Courtesy: Chris Foran Milwaukee Journal Sentinel
While visiting Milwaukee for his high school reunion in 2014, Claude Motley was shot in the face during an attempted carjacking.
In the hospital, Motley tried to come to grips with what had happened to him, and with “the apathy” he saw about crime and its victims in the city he grew up in.
“You just get so frustrated that there is just no real system of attacking the situation, but just reacting to the situation,” Motley said in a recent interview.
After surgery, Motley recuperated at the house of his friend, Milwaukee filmmaker Brad Lichtenstein. Lichtenstein had been with Motley’s son, Seoul, when he learned his friend had been shot.
“I remembered just thinking to myself, the main thing is to tell him (Seoul) what happened but make sure he knows his dad is alive,” Lichtenstein recalled.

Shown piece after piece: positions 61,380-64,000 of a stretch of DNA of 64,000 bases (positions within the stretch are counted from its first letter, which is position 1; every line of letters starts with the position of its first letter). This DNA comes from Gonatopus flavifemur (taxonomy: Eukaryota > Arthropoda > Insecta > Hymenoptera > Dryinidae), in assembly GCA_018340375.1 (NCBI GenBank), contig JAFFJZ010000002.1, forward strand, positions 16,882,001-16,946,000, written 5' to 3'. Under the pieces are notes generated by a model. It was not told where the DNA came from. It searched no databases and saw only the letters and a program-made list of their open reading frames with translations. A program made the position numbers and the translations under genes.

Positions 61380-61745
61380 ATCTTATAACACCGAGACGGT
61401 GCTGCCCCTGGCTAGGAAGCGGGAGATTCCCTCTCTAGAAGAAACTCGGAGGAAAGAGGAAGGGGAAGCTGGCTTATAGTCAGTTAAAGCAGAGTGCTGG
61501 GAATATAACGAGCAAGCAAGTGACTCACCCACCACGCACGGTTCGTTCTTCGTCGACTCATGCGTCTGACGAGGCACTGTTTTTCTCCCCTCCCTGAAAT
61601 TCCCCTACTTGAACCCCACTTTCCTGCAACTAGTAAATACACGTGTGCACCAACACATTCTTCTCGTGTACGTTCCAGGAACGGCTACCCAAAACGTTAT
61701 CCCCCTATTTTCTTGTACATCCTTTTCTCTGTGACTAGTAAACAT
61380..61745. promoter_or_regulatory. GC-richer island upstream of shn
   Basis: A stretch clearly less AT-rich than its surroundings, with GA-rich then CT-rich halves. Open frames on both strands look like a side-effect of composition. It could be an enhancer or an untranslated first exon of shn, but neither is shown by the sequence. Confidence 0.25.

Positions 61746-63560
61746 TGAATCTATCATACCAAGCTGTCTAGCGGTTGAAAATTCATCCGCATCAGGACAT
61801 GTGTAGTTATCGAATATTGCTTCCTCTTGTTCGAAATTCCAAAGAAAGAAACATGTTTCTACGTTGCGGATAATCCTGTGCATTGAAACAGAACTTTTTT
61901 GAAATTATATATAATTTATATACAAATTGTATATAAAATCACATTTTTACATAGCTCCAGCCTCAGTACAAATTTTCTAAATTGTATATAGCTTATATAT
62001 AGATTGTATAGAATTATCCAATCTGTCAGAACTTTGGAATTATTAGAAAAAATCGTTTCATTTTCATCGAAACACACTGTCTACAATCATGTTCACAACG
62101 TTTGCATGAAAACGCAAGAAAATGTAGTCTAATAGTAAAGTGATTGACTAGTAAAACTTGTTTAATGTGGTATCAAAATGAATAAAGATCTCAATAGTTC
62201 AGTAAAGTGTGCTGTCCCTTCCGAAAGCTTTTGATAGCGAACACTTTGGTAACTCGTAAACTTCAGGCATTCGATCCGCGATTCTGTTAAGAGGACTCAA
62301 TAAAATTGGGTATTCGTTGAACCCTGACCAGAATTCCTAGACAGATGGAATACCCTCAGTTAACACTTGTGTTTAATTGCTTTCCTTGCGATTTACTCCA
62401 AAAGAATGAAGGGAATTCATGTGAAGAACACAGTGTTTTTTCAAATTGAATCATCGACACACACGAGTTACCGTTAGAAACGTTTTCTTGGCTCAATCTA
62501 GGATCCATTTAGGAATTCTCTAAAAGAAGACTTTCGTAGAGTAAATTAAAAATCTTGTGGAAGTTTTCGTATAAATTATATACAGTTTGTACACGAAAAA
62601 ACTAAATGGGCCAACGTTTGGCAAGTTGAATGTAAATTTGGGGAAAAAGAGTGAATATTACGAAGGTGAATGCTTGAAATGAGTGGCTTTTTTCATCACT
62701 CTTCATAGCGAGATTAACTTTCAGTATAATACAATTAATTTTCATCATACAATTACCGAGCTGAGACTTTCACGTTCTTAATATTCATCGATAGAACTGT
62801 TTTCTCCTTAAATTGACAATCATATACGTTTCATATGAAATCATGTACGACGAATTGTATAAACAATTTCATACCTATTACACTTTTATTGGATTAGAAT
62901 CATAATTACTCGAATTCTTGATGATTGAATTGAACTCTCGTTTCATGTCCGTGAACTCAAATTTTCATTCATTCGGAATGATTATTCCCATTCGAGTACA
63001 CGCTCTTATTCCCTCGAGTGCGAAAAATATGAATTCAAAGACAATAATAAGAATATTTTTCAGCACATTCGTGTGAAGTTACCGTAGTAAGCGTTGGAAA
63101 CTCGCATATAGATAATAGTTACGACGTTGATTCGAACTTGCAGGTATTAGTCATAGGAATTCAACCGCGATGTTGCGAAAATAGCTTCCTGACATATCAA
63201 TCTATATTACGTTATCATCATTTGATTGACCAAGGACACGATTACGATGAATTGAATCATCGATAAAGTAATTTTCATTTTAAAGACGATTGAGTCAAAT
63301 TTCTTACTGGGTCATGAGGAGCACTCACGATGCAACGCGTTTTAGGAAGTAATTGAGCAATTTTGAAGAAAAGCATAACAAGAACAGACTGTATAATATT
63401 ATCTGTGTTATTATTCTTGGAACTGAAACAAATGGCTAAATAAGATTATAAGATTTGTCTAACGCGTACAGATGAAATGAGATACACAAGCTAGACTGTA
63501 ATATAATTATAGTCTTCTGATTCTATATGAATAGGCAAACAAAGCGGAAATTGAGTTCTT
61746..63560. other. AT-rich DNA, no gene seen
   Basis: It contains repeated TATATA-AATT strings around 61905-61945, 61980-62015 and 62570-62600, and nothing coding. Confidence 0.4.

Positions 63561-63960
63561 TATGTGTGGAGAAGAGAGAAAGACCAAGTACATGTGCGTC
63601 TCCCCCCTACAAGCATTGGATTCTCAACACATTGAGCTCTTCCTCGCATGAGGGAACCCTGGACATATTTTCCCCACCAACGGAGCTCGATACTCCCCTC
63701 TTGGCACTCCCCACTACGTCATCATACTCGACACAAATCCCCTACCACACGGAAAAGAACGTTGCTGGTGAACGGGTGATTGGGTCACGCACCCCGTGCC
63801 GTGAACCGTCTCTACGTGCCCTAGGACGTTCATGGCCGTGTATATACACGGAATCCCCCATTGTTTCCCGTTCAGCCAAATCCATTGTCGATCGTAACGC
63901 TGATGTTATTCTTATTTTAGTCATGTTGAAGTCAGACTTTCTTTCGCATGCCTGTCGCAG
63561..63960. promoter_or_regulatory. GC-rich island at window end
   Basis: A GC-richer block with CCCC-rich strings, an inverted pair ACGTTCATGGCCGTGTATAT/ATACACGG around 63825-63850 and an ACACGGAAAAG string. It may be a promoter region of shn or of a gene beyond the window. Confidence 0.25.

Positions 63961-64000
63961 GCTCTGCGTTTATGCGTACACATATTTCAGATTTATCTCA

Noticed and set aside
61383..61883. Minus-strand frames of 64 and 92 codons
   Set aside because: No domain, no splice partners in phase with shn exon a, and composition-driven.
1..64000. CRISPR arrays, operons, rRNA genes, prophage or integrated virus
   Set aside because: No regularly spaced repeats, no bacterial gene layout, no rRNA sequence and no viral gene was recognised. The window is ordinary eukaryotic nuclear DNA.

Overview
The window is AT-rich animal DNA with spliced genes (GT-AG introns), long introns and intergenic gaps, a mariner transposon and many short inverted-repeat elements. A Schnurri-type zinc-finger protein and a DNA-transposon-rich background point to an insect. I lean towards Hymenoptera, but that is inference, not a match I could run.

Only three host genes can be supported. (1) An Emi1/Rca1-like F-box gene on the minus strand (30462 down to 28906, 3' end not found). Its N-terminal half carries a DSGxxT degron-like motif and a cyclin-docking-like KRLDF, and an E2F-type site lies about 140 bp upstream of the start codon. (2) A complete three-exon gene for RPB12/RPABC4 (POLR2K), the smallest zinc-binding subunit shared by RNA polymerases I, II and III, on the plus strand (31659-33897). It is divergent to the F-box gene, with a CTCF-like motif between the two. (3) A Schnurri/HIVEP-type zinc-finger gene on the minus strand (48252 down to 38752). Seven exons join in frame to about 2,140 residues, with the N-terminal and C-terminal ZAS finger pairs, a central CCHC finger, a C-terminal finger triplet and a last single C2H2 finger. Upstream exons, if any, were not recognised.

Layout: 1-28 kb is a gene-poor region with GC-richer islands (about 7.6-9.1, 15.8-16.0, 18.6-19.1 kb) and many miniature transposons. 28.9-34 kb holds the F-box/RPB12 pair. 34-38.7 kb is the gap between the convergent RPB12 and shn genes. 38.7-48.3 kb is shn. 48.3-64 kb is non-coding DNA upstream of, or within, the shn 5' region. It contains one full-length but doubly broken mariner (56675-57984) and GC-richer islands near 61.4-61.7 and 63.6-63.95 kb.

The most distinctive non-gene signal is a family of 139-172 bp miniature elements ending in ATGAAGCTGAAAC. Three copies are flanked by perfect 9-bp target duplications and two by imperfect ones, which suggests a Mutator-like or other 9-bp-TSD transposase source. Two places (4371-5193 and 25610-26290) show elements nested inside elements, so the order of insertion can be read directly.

A prolific documentarian for two decades, Lichtenstein initially had no thought of making a movie about Motley’s horrifying experience. But he, Motley and Motley’s wife, Kim Motley, an international human rights attorney, began talking about how telling Claude’s story could shine much-needed light on issues of race and representation in Milwaukee.
So they decided to go for it.
“At that moment, we had no idea it would be a 5½-year filmmaking journey,” Lichtenstein said.